Adultery, universally, is forbidden, yet universally practised. The definition of infidelity keeps expanding. However, two types stand out: emotional and physical affairs. An affair is a secret relationship, sometimes sexual alchemy. Affairs shatter the grand ambitions of love, ‘forever-after’ and happiness.
What is an Emotional Affair?
Emotional affairs are complex to define, even by the people who have them. Most perpetrators will downplay the affair with phrases like:
“We are just friends. Nothing happened, I never saw his boxers or singlet”
“There’s nothing wrong with my having friends of the other sex.”
“You’re just being insecure and paranoid.”
“Are you telling me I can’t work with the opposite sex?”
“That’s outrageous. Your lack of trust is going to kill our relationship.”
“We never discuss anything intimate.”
Usually, they are right. Nothing physical may have happened. According to an article shared on VeryWellMind, emotional affairs are often gateway affairs leading to full-blown sexual infidelity. About half of such emotional involvements do eventually turn into full-blown affairs – sex and all.
In the most ordinary language, emotional affairs involve intimate sharing with someone other than your spouse. They start as innocent friendships until the participants start to invest emotional energy into it and subsequently hurt their relationship with their partner.
A deep bond is forged and who are we to argue the legitimacy of genuine friendships? For example, Sarah reconnected with an ex when she met him at a local gym. He was visiting his family in Nigeria and came to the gym with a cousin. They started sending messages back and forth, chatting on Facebook and, in no time, were soon sharing intimate details about the problems in their marriages. This led to them getting emotionally attached.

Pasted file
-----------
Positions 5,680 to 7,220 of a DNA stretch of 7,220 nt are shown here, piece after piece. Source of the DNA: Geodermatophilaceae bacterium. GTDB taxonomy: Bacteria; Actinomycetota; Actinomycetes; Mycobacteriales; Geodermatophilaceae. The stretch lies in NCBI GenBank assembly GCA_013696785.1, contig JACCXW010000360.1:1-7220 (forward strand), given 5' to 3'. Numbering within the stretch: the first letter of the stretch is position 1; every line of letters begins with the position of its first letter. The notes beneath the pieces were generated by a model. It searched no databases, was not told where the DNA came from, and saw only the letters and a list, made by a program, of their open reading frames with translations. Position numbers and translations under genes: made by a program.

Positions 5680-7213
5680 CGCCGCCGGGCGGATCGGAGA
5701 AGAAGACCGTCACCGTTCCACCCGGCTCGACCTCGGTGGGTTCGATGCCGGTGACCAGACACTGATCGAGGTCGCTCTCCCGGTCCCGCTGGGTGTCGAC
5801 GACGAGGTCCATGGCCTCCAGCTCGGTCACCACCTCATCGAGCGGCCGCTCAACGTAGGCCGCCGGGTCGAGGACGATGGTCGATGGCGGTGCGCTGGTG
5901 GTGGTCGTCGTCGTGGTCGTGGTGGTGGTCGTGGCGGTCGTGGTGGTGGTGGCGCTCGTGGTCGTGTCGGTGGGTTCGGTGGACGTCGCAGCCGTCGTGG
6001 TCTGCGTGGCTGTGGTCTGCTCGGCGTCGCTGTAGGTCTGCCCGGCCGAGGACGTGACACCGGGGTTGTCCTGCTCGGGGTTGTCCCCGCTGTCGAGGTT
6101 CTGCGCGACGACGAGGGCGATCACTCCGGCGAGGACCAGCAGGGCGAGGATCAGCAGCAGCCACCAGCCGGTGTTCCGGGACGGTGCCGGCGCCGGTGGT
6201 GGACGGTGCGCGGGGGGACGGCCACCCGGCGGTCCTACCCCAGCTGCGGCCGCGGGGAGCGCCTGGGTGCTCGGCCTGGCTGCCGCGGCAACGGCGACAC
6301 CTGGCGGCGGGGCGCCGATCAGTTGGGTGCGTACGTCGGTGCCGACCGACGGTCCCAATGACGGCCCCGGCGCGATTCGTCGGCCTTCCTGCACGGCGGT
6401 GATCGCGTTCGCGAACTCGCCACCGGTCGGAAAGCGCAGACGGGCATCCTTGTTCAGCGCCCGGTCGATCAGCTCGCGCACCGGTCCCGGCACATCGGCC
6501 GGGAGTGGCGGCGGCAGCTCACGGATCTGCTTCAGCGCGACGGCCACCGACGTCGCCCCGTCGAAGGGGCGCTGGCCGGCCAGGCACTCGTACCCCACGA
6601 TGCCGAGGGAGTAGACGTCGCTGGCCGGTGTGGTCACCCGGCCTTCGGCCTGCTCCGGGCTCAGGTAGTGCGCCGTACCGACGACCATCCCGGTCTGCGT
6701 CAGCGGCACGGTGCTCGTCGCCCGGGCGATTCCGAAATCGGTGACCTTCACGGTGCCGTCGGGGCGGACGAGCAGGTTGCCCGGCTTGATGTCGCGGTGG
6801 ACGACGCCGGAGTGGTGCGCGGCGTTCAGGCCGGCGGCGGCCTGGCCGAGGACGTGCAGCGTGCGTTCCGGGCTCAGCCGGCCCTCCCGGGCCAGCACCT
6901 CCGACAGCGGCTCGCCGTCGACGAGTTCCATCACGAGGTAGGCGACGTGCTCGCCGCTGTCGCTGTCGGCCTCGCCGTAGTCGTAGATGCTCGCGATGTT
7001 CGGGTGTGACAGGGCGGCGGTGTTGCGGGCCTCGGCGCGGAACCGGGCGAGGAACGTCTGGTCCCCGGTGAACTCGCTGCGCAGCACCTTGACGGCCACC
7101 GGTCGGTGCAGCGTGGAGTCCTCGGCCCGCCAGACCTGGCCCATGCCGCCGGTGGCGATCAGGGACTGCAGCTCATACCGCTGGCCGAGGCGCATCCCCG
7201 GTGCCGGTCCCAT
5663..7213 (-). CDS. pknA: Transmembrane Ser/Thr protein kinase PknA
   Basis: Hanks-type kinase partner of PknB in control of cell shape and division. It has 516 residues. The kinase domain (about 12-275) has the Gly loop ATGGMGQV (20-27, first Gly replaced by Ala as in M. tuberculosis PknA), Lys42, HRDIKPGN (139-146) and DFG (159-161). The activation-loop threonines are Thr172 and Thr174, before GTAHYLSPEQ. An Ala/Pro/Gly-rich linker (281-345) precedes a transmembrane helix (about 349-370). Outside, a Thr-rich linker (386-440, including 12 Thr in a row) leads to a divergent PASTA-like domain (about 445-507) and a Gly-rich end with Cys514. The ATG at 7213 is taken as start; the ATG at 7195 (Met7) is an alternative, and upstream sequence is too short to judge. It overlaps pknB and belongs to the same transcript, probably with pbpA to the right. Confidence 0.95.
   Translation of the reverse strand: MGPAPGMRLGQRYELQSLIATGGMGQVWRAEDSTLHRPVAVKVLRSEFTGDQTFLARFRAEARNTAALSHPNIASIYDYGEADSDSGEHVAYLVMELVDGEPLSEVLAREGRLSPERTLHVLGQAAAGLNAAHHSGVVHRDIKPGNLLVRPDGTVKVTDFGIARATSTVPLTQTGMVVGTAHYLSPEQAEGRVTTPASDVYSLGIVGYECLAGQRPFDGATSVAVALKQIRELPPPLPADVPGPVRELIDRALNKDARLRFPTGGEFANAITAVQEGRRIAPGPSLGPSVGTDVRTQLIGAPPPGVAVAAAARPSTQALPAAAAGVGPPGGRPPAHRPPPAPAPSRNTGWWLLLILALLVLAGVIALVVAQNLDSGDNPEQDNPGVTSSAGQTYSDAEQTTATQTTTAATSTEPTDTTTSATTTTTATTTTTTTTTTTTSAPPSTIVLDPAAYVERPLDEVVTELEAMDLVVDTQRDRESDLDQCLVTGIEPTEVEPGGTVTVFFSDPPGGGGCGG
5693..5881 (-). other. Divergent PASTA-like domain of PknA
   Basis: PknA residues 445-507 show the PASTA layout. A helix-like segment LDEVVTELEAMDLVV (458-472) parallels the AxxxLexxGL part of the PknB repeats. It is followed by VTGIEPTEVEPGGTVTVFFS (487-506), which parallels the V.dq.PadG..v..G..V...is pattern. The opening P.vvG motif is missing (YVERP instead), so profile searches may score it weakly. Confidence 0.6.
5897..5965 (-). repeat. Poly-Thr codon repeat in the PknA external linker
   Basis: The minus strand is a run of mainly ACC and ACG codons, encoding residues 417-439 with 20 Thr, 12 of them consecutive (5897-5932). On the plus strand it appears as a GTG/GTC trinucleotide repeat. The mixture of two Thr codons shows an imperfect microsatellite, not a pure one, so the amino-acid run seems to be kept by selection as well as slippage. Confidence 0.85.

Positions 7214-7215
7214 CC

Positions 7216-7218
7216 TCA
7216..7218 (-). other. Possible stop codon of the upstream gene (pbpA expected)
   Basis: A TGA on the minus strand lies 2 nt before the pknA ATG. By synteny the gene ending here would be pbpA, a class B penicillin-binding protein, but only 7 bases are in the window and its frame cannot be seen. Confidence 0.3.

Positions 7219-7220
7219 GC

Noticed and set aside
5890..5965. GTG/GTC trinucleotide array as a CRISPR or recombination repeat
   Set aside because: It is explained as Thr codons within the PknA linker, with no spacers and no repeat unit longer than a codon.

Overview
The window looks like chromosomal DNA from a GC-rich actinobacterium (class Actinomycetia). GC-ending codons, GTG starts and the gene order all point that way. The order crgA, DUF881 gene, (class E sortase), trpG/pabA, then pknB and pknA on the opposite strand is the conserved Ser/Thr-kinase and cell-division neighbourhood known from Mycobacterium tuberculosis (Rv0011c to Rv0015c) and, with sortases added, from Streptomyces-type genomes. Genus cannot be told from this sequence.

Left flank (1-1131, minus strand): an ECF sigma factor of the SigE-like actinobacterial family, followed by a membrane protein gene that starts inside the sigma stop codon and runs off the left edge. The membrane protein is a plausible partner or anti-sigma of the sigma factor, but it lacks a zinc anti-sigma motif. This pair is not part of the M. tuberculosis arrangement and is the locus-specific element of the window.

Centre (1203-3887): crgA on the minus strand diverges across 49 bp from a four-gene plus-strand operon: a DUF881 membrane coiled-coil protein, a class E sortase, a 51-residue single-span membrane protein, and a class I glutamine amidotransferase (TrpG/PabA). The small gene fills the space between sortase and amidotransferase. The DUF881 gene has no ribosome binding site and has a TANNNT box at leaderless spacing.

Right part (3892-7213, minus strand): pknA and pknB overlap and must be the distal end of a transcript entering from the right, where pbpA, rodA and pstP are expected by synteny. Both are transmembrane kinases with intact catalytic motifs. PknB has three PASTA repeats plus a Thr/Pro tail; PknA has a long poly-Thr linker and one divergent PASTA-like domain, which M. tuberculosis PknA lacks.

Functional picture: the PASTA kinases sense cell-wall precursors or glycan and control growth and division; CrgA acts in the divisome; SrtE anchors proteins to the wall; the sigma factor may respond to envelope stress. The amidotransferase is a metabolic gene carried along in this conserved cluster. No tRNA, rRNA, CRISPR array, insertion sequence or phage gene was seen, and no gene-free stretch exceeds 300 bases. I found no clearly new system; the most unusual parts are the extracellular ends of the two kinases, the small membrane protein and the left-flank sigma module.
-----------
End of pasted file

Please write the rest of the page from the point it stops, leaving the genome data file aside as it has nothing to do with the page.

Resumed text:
Before long, Sarah and her ex started reliving their old courtship and wondering why they ever broke up because they have so much ‘in common’. They longed to see each other; they felt a rekindling of what they felt as younger people and before long, both were expressing intense feelings for each other.
They aren’t cheating in the traditional sense, but they’ve formed an emotional attachment and are engaged in an emotional affair.
The result is that the unfaithful spouse is paying more emotional attention to someone other than their partner, and they are removing themselves from the commitment they made to their marriage.
How do you know you are having an emotional affair?
- You find yourself thinking about this person all the time, or you are always thinking of getting on your phone to call or message them.
- You experience repetitive hostility and conflict in your marriage.
- You omit your interactions with this person when you are telling your spouse about your day or trip. In its advanced stages though, this person gets mentioned a lot.
- You find yourself having sexually fulfilling fantasies about this person.
- You secretly worry that they may be your true soulmate and you are considering leaving your present relationship to fulfil this fantasy life with them.
- You privately believe you would be more gratified with them and fantasize how different your life would play out if they were the one sleeping next to you, not your present spouse or partner.
- You mentally compare them with your spouse and your spouse always comes up short.
- You criticise your spouse at every opportunity you get, and in some extreme cases, you threaten divorce and secretly hope your spouse will also want a divorce.
What is a Physical Affair?
A physical affair involves physical contact. Usually, cheating involves people meeting face-to-face and then engaging in physical sex. This is the most recognisable type of cheating and quite easy to document or complain about if you are the betrayed spouse or to apologise for if you are the unfaithful partner.